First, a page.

Dark beginnings.

A few months back an image was leaked of a protagonist from a popular Naughty Dog title that unfortunately never was; bearded and athletic, it wasn’t a still from a sequel to The Last of Us, it wasn’t even the chiselled, marble-jawed visage of Nathan Drake… It was in fact Jak, the protagonist of one of the studio’s greatest franchises, and the series that pioneered the difficult teenage years of the platformer generation. JAK II: Renegade deserves a retro reflection not only because it strikes at the heartstrings of nostalgia, but because it represented a drastic leap for a franchise in an identity crisis, one that would lead a popular genre into the landscape of early 21st century gaming.

Mood Swings

When JAK II: Renegade released back in late 2003, the series, and the wider platforming genre, were in somewhat of a crisis; the younger generation to which it primarily appealed were moving onto larger, more mature games, leaving a gap in the market that developers weren’t quite sure how to fill. Que JAK II, brainchild of the studio behind the seminal Crash Bandicoot series, and follow up to the immensely popular Jak & Daxter.

The sequel takes a drastic departure from the endangered tropical paradise in which the first game takes place.

In terms of both tone and aesthetic, the sequel takes a drastic departure from the endangered tropical paradise in which the first game takes place. Kicking off in the wake of the Jak & Daxter’s closing events, our protagonists wake up isolated and alone in a foreign city, one governed by a militaristic force with daring stylistic references back to a number of far-right political regimes. A dystopian society plagued by social injustice, struggling under the iron fist of Baron Praxis and his Krimson Guard and taking strong aesthetic cues from sci-fi classics like Blade Runner and Total Recall – Haven City looks much more like a level from Killzone than the successor of a Crash title.

Troublesome Teens

Of course, as the game’s setting grew up to reflect that of a more mature audience, so too did it’s protagonist; for many my age who played the first game as a young boy, they came to JAK II: Renegade as a… slightly spottier young boy. Jak’s transformation from sandal wearing eco warrior, however, didn’t just come with a rebellious teenage wardrobe change and some questionable facial hair, in fact it pervaded the game at several levels, twisting the mechanics of the existing platformer.

You won’t like me when I’m angry.

The most notable of these changes was the introduction of ‘Dark Jak’, a super-powered alter ego Jak can ‘Hulk out’ into as a result of months at the hands of Praxis and his mad scientists. Dark Jak came complete with enhance speed and strength, and a roster of aggressive melee attacks to help players out of stick situations – sound a bit familiar? That’s probably because it is. Refreshing change as it was for the franchise, Dark Jak borrowed heavily from concepts like the Devil Trigger from DMC, or even the Oni power from Onimusha; as a mechanic, it represented a move on the developer’s part to a more mature gameplay style, and a savvy awareness that the platforming genre needed new hooks.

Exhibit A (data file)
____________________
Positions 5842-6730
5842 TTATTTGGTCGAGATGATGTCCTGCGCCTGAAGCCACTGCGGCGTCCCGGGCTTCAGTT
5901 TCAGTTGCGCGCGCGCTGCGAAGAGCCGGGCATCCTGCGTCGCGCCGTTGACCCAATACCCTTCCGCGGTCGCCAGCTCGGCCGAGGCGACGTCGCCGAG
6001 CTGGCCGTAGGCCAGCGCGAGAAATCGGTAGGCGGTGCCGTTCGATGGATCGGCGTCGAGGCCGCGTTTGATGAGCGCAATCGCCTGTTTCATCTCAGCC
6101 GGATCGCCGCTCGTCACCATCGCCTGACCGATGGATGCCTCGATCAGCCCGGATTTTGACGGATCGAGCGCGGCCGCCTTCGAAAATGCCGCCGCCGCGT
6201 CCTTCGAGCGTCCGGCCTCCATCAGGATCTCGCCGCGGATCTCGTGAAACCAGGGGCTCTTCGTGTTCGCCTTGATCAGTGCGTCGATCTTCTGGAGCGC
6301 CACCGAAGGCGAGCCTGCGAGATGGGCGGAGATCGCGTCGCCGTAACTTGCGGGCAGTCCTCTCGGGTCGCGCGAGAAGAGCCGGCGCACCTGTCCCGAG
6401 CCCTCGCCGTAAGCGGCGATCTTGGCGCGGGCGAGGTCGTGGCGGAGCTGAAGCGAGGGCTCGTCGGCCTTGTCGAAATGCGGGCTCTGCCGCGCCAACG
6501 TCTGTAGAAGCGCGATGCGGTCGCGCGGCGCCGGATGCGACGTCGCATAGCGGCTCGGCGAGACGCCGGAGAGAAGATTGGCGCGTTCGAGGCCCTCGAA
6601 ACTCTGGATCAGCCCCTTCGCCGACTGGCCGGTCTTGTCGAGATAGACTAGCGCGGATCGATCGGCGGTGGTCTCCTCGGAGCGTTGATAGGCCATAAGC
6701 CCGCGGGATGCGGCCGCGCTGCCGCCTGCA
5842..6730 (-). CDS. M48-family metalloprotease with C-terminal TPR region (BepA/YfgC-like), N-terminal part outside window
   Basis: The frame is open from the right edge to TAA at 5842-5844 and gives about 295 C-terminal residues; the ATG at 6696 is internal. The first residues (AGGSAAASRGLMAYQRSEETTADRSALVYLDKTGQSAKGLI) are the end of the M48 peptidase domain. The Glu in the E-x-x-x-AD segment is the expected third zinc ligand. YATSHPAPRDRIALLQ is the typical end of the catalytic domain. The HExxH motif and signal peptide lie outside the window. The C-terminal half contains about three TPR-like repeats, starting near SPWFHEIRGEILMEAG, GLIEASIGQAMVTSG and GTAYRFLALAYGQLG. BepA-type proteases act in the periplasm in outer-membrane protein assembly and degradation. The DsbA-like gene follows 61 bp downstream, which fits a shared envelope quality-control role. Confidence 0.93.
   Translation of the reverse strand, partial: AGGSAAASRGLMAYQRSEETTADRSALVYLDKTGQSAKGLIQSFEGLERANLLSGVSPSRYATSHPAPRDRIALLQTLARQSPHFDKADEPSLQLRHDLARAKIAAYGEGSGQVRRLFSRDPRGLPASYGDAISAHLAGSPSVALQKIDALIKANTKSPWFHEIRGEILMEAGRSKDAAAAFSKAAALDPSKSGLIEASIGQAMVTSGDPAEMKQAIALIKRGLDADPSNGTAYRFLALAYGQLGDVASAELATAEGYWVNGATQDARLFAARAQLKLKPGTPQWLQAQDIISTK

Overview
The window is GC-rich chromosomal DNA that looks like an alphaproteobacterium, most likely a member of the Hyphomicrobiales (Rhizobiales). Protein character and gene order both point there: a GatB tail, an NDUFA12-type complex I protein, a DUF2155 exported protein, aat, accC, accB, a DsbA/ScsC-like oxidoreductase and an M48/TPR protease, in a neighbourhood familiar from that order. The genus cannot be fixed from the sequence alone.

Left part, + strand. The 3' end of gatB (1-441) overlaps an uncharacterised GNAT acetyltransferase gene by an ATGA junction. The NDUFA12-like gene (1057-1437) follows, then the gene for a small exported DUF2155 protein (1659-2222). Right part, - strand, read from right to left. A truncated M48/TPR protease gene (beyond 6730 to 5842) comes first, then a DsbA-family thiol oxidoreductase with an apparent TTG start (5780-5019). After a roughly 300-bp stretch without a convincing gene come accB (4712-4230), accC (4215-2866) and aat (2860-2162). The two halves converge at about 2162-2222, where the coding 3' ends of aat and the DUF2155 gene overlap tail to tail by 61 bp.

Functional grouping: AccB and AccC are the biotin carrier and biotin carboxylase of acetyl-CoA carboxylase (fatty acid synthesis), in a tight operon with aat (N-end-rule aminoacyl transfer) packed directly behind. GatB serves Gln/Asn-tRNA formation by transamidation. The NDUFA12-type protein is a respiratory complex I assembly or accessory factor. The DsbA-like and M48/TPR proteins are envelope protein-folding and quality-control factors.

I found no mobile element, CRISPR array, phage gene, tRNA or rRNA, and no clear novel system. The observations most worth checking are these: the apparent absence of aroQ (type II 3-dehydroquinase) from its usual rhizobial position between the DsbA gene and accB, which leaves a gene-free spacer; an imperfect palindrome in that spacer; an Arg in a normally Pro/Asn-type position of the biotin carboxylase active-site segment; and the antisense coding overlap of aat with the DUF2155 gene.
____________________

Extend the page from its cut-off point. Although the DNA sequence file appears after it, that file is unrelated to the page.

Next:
“Say hello to my little friend!”

Of course, Dark Jak wasn’t the only noticeable addition to the game’s existing mechanics; JAK II also saw the introduction of the highly versatile (and paradigm shifting) Morph Gun. Incorporating new gunplay mechanics into the classic formula, the Morph Gun – as its name implies – could be transformed into various different firearms as and when the player earned ‘Mods’. Although the weapons themselves weren’t particularly ground breaking (the Scatter gun functioned like a shotgun, the Vulcan mod felt like a rifle), the Morph Gun added a sense of progression and development to the game, rewarding those that stuck with it into the later missions.

Grand Theft Zoomer

Perhaps the game’s biggest, most resounding change, however, accompanied the introduction of vehicular travel, and a shift in game progression and mission structure. Closely mimicking Rockstar’s ground breaking Grand Theft Auto III (October, 2001), players travelled around the crumbling dystopia aboard Zoomers, completing missions for various parties in order to progress through the main narrative. Again, this didn’t just open the title up to a demographic hooked in by mature content and glamorised violence, it provided notable space for character development and narrative depth, introducing 10 year-old me to the concept that not everything is, strictly speaking, always a black and white matter.

“The game took real risks, incorporating a number of features that as yet had hardly been explored within the genre”

They Grow Up So Fast…

Ultimately, JAK II: Renegade has rightfully earned its place amongst our gilded halls of retro glory (unfortunately they’re not literal halls just yet), because for me it was inherently a coming of age game. As a young gamer who had cut his teeth on titles like Crash and the original Jak & Daxter, yet was constantly being drawn away by the mature allure of games like Devil May Cry, JAK II felt like a much-needed homecoming. The game took real risks, incorporating a number of features that as yet had hardly been explored within the genre (Rachet & Clank wouldn’t come along for another year), recognising that the beloved platformer was at series risk of being left on the Platinum shelf. These risks came together to form an exciting, balanced title with tangible character and world development, one that sits comfortably in the collections of gamers young and old to this day.

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